Join us in Nashville for DRI’s Young Lawyers Seminar! If you are an attorney within your tenth year of practice, this seminar is designed for you. Gain expert insight into how the practice of law is, first and foremost, a business. You will discover that to grow your law practice, you need to hone your legal skills, and learn what it takes to run a successful business - from building and nurturing client relationships, to staying on top of current trends and developments and using technology to your advantage. In addition to exciting programming, there will be ample networking opportunities with attorneys and in-house counsel from across the country!

2024 Boot Camp for New Life, Health, and Disability Lawyers

July 24–25, 2024 | Chicago, Illinois
The DRI Life, Health, and Disability Committee is once again sponsoring a program aimed at providing a basic understanding of the concepts applicable to life, health, and disability litigation. The program, which receives rave reviews each year it is held, will be taught by highly experienced attorneys who collectively have decades of experience litigating life, health, disability, and ERISA disputes throughout the United States. Even though the content is geared to lawyers who are new to the practice, lawyers of any age who wish to brush up on their skills are also encouraged to attend! Young lawyers in particular who want to meet colleagues practicing throughout the country will find this to be an excellent marketing opportunity.

Know the Role: The Ethics of AI in the Law

June 19 | 11 a.m. CDT

Artificial intelligence ("AI") is a rapidly emerging technology that is already transforming the practice of law. While it holds great promise, there are real potential pitfalls. The legal practitioner must know the role of AI in the law. This program will address how to properly integrate AI into the legal practice while doing so responsibly. Major ethical issues will be addressed so that the practitioner can use AI while avoiding serious problems.

The registration is free for DRI members and $150 for non-members.

NEW! Exclusive DRI Member Benefit: Free Webinar Registration

DRI is excited to provide members with FREE access to several valuable webinars like this one! Earn up to 8 hours of CLE credit this year at no additional cost to you–that's a savings of $1,350 for being a DRI member! From conspiracyism to succession planning, we are covering a host of hot topics this year to help you expand your knowledge and build your legal practice. Learn more here!

A Young Lawyer's Guide to Considering Whether to Remove a Case to Federal Court

June 27 | 11 a.m. CDT
This program will provide attendees with a step-by-step guide for removing a case from a state court to a federal district court. Attendees will be provided with a mock case for consideration, along with a checklist that covers the situations that make a case removable, the relevant deadlines impacting removal, and the steps that must be completed to effectively remove a case to federal court. After the lecture, attendees will have the opportunity to discuss the “how, why, and when” of removing a case to federal court in small groups.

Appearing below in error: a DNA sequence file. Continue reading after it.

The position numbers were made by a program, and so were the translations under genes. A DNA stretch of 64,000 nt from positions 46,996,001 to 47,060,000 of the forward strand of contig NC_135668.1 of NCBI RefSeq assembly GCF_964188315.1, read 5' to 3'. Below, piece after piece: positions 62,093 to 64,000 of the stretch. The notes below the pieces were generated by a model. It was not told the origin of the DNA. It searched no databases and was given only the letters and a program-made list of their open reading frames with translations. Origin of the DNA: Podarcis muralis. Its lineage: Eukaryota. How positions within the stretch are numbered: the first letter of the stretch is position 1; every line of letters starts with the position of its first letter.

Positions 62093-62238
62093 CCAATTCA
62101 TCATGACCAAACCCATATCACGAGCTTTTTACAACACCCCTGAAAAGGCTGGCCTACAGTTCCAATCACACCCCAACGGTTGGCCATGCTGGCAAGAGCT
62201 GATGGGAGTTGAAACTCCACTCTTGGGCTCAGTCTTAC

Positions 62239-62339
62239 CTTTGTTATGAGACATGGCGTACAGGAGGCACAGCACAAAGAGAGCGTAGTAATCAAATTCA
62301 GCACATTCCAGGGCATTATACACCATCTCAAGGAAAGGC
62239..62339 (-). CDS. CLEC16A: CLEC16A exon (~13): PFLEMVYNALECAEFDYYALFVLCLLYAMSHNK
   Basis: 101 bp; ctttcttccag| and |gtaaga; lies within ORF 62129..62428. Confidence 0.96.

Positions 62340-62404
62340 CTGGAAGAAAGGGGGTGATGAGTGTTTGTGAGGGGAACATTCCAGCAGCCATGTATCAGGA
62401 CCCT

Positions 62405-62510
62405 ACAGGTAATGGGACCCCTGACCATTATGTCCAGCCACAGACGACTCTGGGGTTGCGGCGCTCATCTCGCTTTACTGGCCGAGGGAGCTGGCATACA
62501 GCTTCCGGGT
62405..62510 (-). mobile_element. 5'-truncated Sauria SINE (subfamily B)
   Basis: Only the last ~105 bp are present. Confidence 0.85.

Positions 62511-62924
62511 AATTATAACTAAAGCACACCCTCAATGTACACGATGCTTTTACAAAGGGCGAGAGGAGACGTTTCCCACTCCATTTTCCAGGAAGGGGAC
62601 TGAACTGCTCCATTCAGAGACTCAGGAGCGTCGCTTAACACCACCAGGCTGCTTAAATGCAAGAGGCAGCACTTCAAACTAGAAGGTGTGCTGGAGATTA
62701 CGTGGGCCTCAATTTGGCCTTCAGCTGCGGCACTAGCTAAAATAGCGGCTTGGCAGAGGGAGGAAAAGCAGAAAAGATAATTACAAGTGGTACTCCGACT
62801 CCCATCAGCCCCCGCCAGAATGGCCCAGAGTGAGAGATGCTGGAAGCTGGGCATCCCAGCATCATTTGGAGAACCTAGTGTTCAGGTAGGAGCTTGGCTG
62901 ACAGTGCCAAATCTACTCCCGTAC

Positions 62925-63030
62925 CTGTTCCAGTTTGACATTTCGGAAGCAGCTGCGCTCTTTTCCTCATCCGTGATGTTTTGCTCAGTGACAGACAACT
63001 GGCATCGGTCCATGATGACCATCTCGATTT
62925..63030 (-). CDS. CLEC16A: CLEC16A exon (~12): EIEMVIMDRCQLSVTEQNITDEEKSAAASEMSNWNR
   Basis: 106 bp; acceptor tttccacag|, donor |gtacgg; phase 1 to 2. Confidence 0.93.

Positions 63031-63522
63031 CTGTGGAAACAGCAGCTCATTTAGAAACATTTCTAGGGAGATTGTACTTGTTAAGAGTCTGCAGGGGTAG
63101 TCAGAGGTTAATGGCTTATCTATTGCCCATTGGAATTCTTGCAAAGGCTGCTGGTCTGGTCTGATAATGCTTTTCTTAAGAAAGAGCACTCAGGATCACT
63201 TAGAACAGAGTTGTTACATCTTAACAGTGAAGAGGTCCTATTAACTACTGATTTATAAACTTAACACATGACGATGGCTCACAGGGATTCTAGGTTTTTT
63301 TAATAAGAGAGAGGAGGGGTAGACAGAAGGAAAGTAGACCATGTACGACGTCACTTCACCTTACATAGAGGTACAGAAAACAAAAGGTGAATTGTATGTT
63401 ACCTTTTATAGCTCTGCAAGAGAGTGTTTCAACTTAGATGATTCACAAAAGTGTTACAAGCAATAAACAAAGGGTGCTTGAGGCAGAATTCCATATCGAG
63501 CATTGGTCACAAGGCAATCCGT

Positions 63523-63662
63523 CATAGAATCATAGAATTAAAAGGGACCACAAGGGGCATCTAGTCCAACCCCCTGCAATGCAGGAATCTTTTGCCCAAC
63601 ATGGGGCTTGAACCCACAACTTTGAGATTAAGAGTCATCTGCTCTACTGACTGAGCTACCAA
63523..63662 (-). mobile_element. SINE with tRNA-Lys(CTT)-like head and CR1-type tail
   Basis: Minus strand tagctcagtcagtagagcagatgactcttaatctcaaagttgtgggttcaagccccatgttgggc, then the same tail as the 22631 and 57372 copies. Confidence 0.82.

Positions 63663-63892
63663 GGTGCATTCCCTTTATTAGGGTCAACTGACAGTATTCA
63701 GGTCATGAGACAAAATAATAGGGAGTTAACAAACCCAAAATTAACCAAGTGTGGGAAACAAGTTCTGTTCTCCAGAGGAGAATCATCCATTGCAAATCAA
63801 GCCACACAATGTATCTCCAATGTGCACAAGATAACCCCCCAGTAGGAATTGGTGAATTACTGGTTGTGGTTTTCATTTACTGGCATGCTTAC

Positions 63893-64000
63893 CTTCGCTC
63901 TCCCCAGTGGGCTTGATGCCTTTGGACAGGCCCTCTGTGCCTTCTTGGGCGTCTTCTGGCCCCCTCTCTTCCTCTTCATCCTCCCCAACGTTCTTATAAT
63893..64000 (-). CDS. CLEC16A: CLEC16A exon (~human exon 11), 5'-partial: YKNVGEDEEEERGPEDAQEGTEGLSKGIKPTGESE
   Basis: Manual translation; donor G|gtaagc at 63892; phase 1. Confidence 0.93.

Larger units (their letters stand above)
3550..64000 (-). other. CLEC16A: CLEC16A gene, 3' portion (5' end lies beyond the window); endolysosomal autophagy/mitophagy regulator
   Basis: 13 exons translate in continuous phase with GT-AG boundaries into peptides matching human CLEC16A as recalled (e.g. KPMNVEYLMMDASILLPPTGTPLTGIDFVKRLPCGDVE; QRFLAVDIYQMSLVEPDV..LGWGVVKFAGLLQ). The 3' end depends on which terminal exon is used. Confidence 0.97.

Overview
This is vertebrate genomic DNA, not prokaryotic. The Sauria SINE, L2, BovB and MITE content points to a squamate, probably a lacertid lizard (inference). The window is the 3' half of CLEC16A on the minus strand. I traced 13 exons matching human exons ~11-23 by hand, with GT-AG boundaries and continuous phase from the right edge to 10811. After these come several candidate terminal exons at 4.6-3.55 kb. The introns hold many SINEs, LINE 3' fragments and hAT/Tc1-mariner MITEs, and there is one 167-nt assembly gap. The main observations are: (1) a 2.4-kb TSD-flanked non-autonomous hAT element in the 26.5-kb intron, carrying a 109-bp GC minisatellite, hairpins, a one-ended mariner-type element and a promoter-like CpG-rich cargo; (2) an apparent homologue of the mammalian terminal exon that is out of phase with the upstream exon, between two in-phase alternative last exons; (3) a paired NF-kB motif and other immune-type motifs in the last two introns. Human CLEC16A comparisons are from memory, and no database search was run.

Registration is $75 for DRI members and $100 for non-members.

Save 25% when you purchase the "A Young Lawyers Guide to Handling A Case" series. Learn more.

A Young Lawyer's Guide to Preparing Corporate Witnesses and Telling a “Company Story”

September 25 | 11 a.m. CDT
This program will provide attendees with all prior case materials, along with some specifics on a corporate witness to “prepare” for testimony. After the lecture, attendees will have the opportunity to discuss corporate witness preparation in small breakout groups.

Registration is $75 for DRI members and $100 for non-members.

Save 25% when you purchase the "A Young Lawyers Guide to Handling A Case" series. Learn more.

A Young Lawyer's Guide to Arbitration

November 20 | 11 a.m. CDT
This program will provide attendees with the prior case materials, along with select rules from CPR, AAA and other arbitration processes.  The program will provide discussion what makes arbitration different from trial, and how young lawyers in particular can have an expanded role in Arbitration (per the rules, themselves). After the lecture, attendees will have the opportunity to discuss what it’s like taking an arbitration from start to finish and ask questions of fellow young lawyers who have done so.

Registration is $75 for DRI members and $100 for non-members.

Save 25% when you purchase the "A Young Lawyers Guide to Handling A Case" series. Learn more.


"Life doesn’t make any sense without interdependence. We need each other, and the sooner we learn that, the better for us all." —Erik Erikson